Sunday, January 13, 2013

Getting Ready for Something We Know Nothing (really) About

Yesterday morning, Boots and I went to our Preparing for Childbirth class at the hospital we plan to have our baby at. I went to work for an hour (we're insanely busy right now!) then met him there just before the three hour class started. We had the same instructor as last time, but two other couples and one girl with her mom that we'd never met before. One of the couples has the same due date as our baby, too.

We started out by going through a book that the hospital provided and listening to the instructor as she shared some general information about labor and delivery and the process of being admitted if the birth isn't scheduled. None of this information was new to me since I've already read several books about childbirth and have at least one more to go.

After a bathroom break (pregnant women always gotta go!) she cranked up the overhead projector and without any "graphic images and nudity" warning at all we were watching a video about four different pregnant women and their labors and deliveries and got clear shots of their nekkid lady parts. Yikes.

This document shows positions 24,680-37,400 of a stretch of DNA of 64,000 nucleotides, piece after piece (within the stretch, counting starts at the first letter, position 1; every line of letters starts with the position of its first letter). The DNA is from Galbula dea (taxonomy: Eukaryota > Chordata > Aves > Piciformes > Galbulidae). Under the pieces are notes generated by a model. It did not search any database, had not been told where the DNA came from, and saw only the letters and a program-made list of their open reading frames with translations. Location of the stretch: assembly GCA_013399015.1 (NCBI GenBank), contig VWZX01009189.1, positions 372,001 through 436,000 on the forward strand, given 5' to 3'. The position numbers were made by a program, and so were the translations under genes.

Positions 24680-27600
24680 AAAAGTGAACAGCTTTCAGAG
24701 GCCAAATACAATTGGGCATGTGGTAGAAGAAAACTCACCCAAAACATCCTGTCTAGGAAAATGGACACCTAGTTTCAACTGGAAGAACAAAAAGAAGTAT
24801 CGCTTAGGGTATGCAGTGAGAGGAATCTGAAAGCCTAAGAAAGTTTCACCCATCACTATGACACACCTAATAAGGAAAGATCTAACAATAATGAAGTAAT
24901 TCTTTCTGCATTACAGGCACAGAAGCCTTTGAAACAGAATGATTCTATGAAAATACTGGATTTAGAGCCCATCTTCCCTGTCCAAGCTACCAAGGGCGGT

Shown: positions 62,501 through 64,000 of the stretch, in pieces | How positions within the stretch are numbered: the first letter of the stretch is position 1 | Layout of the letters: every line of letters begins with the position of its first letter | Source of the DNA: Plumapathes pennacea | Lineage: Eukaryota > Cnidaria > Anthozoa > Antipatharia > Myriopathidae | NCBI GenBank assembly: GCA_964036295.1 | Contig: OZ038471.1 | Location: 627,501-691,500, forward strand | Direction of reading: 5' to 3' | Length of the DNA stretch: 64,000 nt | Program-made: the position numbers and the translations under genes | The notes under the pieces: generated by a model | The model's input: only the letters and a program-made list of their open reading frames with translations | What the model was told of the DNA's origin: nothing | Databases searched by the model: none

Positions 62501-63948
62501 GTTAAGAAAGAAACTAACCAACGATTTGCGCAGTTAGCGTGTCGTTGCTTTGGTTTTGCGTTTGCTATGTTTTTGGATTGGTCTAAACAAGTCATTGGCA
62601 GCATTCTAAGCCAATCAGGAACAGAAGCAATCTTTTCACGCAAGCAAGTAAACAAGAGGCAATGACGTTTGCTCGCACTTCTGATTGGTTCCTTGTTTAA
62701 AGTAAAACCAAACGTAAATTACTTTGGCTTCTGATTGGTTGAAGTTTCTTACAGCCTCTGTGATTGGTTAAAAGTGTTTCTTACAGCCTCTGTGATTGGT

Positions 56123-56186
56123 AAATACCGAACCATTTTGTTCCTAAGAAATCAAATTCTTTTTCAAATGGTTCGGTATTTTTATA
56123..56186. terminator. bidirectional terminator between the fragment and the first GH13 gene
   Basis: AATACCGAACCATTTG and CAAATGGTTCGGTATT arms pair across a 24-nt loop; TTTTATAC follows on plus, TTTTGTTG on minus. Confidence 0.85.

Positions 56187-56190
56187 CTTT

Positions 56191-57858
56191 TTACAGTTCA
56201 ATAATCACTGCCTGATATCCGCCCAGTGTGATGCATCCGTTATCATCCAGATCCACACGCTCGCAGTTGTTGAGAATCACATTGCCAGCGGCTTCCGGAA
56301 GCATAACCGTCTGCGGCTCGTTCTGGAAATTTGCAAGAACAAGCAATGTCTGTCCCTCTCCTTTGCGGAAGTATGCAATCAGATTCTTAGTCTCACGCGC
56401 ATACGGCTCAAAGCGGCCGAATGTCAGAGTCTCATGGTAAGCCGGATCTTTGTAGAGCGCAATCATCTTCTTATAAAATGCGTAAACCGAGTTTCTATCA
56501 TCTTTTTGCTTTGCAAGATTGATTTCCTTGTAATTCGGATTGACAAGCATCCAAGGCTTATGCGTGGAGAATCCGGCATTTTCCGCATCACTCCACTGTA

I hate watching tv shows and videos of this stuff. Why do all these women look like somebody taped them to the stripe in the middle of the interstate and let 70,000 18 wheelers run over them? Are they putting on for the camera? Somehow, I don't think that's how it really happens. Why would you want to have a camera crew in your general area when you're having a baby, much less "in your business"? Ay yi yi......

She asked for questions several times and although I had several I wanted to ask I got the feeling that people not as crunchy as me, i.e. everyone, weren't going to find them very beneficial.

Like, "Why can't I have anything to eat or drink?" I knew the answer would be "because you'll aspirate and DIE!" You're allowed ice chips and water from the time you're admitted until the baby is born. You can have suckers and hard candy in your mouth, but that's it. In the event of an emergency, I am not worried about aspirating and dying. In the event of a non-emergency in which I can't eat for-let's guess a nice, round 12 hours- I am worried about my sugar getting low, getting the shakes, puking everywhere, and then having some sort of "get the baby out fast" emergency. I can't go long periods of time with having something to eat. How am I supposed to live?